Localised heating and intensive magmatic conditions prior to the 22–23 April 2015 Calbuco volcano eruption (Southern Chile)

Morgado, Eduardo; Morgan, Daniel J.; Harvey, Jason; Parada, Miguel-Ángel; Castruccio, Angelo; Brahm, Raimundo; Gutiérrez, Francisco; Georgiev, Bogomil and Hammond, Samantha J. (2019). Localised heating and intensive magmatic conditions prior to the 22–23 April 2015 Calbuco volcano eruption (Southern Chile). Bulletin of Volcanology, 81(4), article no. 24.

DOI: https://doi.org/10.1007/s00445-019-1280-2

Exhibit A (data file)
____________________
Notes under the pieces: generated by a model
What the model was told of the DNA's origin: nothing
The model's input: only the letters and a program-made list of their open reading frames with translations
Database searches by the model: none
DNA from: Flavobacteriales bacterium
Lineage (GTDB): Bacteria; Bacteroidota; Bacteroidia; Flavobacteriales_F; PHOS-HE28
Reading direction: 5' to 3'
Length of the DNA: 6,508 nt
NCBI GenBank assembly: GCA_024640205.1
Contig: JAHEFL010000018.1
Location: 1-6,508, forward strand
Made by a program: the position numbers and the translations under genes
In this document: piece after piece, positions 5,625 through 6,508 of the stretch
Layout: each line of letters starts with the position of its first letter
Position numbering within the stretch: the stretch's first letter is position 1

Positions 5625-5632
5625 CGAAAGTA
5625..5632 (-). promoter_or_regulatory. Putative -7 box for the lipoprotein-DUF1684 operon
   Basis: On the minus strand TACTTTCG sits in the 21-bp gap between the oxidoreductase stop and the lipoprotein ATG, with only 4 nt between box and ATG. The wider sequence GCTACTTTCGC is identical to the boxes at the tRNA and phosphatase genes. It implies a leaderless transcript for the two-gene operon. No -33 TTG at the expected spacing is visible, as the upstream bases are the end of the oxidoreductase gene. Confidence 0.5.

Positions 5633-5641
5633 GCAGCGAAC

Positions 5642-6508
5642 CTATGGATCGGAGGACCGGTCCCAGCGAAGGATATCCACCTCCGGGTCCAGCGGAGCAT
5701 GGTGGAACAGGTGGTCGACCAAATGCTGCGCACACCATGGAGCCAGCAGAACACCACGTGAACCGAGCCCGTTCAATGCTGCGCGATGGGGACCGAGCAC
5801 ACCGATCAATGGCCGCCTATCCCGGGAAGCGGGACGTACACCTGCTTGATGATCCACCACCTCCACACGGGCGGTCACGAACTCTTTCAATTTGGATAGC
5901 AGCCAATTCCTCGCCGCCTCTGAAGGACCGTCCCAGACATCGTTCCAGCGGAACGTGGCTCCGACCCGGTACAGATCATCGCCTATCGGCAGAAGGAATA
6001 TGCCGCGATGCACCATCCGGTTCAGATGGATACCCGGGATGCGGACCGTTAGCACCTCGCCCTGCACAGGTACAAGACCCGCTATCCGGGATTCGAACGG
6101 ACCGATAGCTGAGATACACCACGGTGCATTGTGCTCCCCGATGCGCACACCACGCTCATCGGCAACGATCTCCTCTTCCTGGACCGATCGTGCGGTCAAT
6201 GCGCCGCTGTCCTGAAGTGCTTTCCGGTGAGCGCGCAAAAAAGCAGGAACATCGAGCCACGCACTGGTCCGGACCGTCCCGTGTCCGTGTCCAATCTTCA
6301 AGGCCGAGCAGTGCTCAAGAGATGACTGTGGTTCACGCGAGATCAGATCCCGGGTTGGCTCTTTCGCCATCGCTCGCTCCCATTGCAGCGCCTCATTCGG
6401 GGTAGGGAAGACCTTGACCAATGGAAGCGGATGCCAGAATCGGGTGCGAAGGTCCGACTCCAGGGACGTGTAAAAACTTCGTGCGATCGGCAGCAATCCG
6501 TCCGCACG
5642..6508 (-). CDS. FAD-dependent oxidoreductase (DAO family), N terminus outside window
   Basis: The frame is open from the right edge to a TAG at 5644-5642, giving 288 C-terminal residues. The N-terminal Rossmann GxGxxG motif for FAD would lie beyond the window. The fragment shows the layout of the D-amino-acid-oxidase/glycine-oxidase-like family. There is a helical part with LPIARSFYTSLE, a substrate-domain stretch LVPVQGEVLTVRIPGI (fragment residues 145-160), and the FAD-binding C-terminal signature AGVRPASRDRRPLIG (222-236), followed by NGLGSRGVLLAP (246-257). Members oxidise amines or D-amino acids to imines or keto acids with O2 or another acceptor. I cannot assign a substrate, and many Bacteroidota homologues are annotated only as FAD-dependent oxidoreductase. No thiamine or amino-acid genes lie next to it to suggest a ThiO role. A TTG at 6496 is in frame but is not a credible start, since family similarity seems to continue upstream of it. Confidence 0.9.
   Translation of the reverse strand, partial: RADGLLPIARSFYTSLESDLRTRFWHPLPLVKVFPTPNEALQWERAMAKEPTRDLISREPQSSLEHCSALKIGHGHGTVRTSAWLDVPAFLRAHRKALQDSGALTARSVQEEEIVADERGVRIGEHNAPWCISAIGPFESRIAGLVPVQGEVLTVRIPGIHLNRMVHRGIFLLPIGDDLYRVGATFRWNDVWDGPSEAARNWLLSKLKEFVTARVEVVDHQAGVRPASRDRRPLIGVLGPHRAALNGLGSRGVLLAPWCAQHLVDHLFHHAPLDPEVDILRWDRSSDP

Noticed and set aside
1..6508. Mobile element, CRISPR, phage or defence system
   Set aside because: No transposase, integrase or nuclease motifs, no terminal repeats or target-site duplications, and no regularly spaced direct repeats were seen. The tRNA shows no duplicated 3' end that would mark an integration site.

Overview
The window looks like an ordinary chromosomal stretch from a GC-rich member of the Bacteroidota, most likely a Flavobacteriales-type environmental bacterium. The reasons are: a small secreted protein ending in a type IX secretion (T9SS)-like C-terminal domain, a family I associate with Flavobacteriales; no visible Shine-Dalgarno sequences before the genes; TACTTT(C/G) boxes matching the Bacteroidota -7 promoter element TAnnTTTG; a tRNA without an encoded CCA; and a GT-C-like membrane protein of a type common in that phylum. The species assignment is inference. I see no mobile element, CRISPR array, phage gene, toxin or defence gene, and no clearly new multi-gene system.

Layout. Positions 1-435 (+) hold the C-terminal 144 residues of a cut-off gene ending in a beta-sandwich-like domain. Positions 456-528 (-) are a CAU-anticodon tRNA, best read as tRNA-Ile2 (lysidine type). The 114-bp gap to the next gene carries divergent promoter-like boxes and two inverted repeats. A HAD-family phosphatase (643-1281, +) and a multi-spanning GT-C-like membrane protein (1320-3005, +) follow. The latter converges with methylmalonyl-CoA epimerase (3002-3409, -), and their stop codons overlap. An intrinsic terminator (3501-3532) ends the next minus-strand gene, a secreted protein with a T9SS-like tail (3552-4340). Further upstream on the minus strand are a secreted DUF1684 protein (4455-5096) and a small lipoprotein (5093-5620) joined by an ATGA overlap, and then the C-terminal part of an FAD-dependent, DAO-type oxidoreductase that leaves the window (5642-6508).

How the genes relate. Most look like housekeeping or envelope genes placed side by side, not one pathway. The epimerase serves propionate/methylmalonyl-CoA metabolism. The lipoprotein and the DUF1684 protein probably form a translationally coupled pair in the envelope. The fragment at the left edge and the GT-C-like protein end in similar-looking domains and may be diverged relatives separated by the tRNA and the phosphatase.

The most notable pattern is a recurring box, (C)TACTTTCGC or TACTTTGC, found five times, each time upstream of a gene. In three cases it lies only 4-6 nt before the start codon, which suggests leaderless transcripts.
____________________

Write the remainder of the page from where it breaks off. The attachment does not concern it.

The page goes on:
Calbuco volcano is a Late Pleistocene composite stratovolcano and member of the Southern Volcanic Zone of the Chilean Andes (41°19′S, 72°36′W). It lies ~ 20 km west of the Liquiñe–Ofqui Fault Zone, but is not located directly upon any major regional structures. During April 2015, a sub-Plinian eruption occurred, with a bulk erupted volume of ~ 0.3–0.6 km3 (~ 0.1–0.2 km3 DRE). The eruption was a rapid-onset event that produced highly crystalline products (from 40 to 60 vol.%) including the mineral phases: plagioclase, clinopyroxene, orthopyroxene, amphibole, olivine, apatite, ilmenite, titanomagnetite and chalcopyrite. An upper-crustal reservoir is inferred using available geophysical data combined with amphibole geobarometry. Consideration of textural features, including high crystallinity, complex mineral zonation, crystal clots and interstitial glass between crystals from clots, suggests the presence of a mush zone within this reservoir. From the nine collected samples, whole-rock chemistry and an array of geothermometers (amphibole, amphibole-plagioclase, two-pyroxenes and Fe–Ti oxides) gave similar results for all samples possessing ~ 40 vol.% of crystals, with the exception of the sample Cal-160 (~ 60 vol.% crystallinity), which is slightly more evolved and yields lower temperatures for all geothermometers. By comparing temperatures calculated in sample Cal-160 using pairs of ilmenite-titanomagnetite core compositions with those calculated using rim compositions, we observe a late-stage temperature increase of between 70 and 200 °C. We suggest that this local-scale heating event was at least partly responsible for triggering the eruption. Our data suggest that the bulk of the erupted magma was derived from a relatively uniform (970–1000 °C), crystal-rich magma mass. Sample Cal-160 was derived from a cooler environment (910–970 °C), where it was subjected to pre-eruptive heating to temperatures considerably higher than those observed in associated, erupted magmas (up to 1070 °C). This requires the involvement of a hot, presumably mafic magma injection at the base of a shallow, crystal-rich reservoir, though the mafic magma was not itself erupted. The localised nature of interaction and rapidity of eruption onset have implications for potential future hazards at Calbuco volcano.

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